Notice that I said "lumped components (capacitors and inductors)." I did not say "capacitance and inductance. One of the things we have to do to understand antennas and transmission lines is to separate in our minds the ideas of things--the capacitors and inductors--from the basic phenomena-- capacitance and inductance. Capacitors and inductors are just the things we use to implement controlled amounts of capacitance and inductance when and where we want them.
Transmission lines also exhibit capacitance and inductance. Every length of wire exhibits inductance, and every pair of surfaces (like wire surfaces) exhibit capacitance. Although transmission lines come in many varieties ranging from one wire to many, the two wire line--coax or parallel--is most familiar to us. Two wires with a finite length equals capacitance and inductance.
Transmission lines have something else of note: standing waves. A standing wave is nothing more than the variations in voltage and current along a transmission line. When measured and plotted on a graph, they replicate an electrical wave as we are accustomed to picturing it: something more or less like a sine wave with many possible variations.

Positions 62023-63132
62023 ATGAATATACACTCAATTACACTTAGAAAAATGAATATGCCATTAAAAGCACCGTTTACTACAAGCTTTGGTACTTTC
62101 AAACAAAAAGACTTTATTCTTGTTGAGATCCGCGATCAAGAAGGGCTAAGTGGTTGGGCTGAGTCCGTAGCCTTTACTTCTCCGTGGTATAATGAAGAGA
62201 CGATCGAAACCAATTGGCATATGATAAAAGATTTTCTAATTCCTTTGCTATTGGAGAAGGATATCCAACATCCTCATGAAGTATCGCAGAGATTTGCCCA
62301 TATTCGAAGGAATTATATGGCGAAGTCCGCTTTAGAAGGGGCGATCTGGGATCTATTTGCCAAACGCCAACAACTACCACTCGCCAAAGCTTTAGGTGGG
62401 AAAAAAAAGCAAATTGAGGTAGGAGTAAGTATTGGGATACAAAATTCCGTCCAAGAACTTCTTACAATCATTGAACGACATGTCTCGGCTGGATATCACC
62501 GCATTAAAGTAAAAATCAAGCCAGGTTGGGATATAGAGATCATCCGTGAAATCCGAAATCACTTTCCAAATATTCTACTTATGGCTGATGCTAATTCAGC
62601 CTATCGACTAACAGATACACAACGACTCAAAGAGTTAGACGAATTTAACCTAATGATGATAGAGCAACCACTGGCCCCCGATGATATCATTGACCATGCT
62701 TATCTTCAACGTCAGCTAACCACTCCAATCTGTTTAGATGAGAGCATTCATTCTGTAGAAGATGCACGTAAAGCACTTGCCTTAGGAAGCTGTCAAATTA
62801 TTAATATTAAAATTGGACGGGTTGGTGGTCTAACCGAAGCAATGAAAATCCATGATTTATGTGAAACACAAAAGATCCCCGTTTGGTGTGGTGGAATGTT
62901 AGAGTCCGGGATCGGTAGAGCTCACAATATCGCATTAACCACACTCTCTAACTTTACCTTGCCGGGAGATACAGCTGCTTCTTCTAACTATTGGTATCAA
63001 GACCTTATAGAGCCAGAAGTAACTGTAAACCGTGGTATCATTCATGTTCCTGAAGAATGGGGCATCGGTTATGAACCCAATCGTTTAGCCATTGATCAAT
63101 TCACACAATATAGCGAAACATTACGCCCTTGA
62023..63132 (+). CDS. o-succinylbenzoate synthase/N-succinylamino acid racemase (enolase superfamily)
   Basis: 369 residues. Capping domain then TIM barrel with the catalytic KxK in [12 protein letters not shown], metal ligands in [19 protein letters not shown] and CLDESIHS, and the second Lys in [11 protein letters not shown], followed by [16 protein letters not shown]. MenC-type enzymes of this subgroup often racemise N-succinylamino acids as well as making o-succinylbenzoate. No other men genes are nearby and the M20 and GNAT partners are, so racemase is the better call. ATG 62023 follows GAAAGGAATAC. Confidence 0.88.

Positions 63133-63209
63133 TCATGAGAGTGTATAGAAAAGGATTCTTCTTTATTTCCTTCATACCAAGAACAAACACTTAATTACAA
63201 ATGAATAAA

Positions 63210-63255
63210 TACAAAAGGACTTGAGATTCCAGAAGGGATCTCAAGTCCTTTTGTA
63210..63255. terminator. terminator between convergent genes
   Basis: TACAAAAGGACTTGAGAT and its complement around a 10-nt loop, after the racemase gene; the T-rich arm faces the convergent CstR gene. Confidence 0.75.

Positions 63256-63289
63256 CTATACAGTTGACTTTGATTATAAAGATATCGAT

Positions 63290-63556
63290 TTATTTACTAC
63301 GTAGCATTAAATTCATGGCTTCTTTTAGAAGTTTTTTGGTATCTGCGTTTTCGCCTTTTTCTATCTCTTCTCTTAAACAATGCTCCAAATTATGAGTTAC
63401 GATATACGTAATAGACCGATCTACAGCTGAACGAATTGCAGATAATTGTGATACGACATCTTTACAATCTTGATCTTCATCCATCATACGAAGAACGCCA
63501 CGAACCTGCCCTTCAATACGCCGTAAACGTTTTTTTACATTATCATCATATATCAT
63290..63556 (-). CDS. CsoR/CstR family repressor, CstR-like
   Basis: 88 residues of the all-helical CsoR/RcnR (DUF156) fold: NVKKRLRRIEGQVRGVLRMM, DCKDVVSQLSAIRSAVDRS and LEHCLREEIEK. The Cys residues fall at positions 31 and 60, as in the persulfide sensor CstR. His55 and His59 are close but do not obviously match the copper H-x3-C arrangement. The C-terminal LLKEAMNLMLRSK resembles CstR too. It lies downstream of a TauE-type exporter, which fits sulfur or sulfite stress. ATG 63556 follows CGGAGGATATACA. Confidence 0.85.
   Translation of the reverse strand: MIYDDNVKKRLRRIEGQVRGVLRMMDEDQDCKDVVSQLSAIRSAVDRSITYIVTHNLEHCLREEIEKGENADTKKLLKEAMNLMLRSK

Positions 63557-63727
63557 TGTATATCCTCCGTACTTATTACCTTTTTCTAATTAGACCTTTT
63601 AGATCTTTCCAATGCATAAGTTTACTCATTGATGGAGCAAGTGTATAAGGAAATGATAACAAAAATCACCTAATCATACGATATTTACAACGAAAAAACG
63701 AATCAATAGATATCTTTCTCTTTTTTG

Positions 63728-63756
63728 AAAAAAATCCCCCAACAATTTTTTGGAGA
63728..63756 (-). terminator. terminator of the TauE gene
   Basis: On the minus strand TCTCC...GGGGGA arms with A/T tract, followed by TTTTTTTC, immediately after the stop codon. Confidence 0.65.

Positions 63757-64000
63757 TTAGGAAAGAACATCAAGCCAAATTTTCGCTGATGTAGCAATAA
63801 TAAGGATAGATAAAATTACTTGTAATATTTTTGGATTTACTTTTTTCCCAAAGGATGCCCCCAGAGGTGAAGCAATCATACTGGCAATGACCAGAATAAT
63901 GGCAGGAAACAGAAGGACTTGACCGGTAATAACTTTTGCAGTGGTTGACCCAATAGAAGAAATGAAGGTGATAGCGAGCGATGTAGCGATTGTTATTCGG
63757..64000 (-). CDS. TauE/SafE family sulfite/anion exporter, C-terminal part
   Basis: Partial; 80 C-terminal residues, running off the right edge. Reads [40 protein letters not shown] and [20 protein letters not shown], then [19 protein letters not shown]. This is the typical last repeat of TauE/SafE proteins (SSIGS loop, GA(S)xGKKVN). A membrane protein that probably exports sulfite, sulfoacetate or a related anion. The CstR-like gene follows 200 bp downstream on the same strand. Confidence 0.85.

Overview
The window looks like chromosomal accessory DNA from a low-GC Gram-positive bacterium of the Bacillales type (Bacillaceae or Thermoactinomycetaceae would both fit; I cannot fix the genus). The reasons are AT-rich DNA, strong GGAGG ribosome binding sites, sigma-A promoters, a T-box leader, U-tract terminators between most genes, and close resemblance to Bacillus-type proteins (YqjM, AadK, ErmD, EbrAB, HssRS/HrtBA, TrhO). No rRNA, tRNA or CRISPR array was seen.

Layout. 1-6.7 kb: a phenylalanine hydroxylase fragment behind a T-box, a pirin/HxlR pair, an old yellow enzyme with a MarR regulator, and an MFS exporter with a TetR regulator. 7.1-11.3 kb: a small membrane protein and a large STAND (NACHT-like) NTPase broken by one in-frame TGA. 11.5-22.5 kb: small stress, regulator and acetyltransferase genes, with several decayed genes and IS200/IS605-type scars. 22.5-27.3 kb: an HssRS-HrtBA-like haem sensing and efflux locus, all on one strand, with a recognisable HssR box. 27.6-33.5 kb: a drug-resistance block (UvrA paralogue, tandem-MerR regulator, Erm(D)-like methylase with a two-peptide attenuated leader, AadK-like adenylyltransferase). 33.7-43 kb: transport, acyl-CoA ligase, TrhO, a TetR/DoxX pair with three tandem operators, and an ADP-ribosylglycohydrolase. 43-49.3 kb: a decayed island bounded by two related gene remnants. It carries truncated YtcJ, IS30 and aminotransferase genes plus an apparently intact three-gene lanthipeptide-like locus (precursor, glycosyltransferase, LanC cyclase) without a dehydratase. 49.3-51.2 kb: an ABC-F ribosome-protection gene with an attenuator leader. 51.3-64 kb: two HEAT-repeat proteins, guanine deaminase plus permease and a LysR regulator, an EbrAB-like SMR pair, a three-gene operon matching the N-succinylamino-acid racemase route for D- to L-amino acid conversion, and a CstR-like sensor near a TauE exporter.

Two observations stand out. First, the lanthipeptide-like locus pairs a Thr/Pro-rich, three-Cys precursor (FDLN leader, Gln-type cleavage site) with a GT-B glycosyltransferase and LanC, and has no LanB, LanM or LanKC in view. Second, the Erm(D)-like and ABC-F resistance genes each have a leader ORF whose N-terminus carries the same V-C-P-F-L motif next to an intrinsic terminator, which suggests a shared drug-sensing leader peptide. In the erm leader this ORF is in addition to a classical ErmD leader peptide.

Standing waves are functions of basic electrical properties: If we pass a current through a wire, it generates an electro-magnetic field. If the electrical energy is alternating current (AC) and high enough in frequency (RF), then that field will radiate, that is, be detectable at a distance. It will be detectable unless we can control and confine it. Transmission lines confine the field by having equal but opposite voltages and currents on each wire in a two wire system in close enough proximity so that the fields cancel each other.
For a full account of the parameters of coaxial transmission lines, see QEX, August, 1996, pp. 3-10.
Now let's look at our lumped components: If they were large enough, they would have standing waves. They still have fields. If they did not, the grid-dip oscillator would not work. Of course, we try to control and confine component and interconnection-wire fields by a lot of methods. We confine inductor fields with iron or ferrite coil cores. We position components relative to each other for minimum coupling. We install shielding to keep inside fields from interacting with outside fields. Remember, however, that we can make use of component radiation. For example, we can make a large planar coil for the plate circuit of a tube and use it simultaneously as a lumped component in the circuit and as a loop antenna not especially less efficient than those used externally to the transmitter. (See, for example, Communications Quarterly, Winter, 1994, pp. 7-8.)